1. Polyester. With the exception of some very high-tech, high-priced and fairly rare microfibers, it's nasty fabric. It's rough, slick, ravels, sticks to your skin, fights you when you try to sew it. And it occupies about 75% of the fashion fabric shelf space.
2. Polyester fleece. Occupies 75% of the floor space that could be utilized for--I don't know--real fabric? Silks, cotton twill, wool? For people who actually sew? Comes in an assortment of tacky colors and prints.
3. People who buy polyester fleece. They always buy 15 different cuts at the same time. For Christmas gifts. Disregarding the likelihood that the people who received a polyester fleece blanket LAST year have not worn it out, indeed probably have not used it, and do not need another. There is no excuse for blanketing your entire social circle with poly fleece. Pare down your Christmas list and make something meaningful for the people you actually like.
4. People who buy poly fleece who put their screaming children on the cutting counter, where the kid kicks, grabs, and drools on everything in sight, including other people's fabric. I was very mean about this when I worked at the fabric store. People were not permitted on my cutting counter.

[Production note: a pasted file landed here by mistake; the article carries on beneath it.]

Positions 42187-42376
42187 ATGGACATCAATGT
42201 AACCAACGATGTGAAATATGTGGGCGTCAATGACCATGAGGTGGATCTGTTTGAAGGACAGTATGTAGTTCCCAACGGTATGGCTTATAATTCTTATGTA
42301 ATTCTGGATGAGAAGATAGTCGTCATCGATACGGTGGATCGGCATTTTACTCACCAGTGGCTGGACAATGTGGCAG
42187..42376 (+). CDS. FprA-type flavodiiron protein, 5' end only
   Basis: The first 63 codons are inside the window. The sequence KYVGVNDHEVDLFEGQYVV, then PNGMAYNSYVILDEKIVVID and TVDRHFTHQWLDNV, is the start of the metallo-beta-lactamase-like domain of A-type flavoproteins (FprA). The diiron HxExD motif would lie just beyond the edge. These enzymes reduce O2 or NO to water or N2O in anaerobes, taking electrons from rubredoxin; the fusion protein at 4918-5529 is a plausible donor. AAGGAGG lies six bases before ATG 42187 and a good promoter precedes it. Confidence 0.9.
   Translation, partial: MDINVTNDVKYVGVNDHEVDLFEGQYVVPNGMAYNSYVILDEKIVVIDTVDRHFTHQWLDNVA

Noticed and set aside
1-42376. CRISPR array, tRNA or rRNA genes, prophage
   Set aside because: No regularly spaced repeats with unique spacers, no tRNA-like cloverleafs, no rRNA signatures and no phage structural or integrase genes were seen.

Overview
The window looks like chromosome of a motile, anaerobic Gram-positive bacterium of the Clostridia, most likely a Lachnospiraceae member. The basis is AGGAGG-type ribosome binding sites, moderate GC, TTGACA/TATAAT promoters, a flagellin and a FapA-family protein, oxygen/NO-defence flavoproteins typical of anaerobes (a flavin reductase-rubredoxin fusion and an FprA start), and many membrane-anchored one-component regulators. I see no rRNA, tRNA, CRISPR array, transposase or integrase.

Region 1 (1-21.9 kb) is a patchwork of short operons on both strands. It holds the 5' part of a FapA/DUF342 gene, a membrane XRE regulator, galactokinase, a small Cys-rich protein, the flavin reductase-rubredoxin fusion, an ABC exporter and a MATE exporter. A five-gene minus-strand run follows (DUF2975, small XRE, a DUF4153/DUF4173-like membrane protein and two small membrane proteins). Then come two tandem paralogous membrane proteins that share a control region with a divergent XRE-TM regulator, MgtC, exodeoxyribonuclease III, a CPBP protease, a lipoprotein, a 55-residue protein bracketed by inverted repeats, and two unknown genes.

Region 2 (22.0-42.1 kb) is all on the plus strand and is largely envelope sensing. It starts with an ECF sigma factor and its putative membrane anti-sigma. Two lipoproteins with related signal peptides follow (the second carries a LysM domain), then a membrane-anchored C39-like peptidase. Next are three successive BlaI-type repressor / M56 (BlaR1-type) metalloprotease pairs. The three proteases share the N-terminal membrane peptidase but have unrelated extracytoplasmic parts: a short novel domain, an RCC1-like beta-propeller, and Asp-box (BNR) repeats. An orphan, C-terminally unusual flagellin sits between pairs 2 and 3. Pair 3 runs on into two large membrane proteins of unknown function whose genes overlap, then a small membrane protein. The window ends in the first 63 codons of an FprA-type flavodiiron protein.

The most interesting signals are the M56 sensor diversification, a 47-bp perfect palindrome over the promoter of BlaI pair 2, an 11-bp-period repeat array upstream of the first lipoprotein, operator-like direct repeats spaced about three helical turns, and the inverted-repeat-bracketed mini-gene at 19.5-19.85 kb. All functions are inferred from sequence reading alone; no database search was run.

5. People buying 15 yards of 15 different bolts of poly fleece who insist on finding something inadequate with each bolt of fleece, thereby requiring the cutting clerk to unroll the entire bolt to cut from the end without the glitter on it. (Seriously, lady? You're not going to wash the thing before you use it? Do you live in a world without germs, too?)
6. People trying to buy upholstery fabric for their interior designer/upholsterer, although they have never before bought fabric and are unprepared for questions about whether the design will be railroaded, or whether those 12 yards can be in two pieces, and hold up the line talking loudly on their cell phone for 10 minutes. THIS IS WHY YOU LET THE PROFESSIONAL DO THE BUYING. YOU ARE NOT SAVING MONEY BY DOING IT YOURSELF.
7. There is apparently only one home decorating fabric distributor left in middle America. Joann's and Hancock's have virtually the same stock these days. Competition? What competition?
8. Similarly, Joann's and Hancock's are on automatic stock reordering systems--when I was at Wal-Mart they called it "continual inventory system," which is a lie because they still took a physical inventory every year--so they only get in 3 or 4 cards of each button type at a time. So they generally only have in 1 or 2 cards of a given button type at any given time. Which means, if I need 14 buttons for a project I have to drive to at least 3 different stores, and/or wait 3 weeks until they get their stock replenished, because God forbid the store manager should be allowed to order anything for a customer who needs it.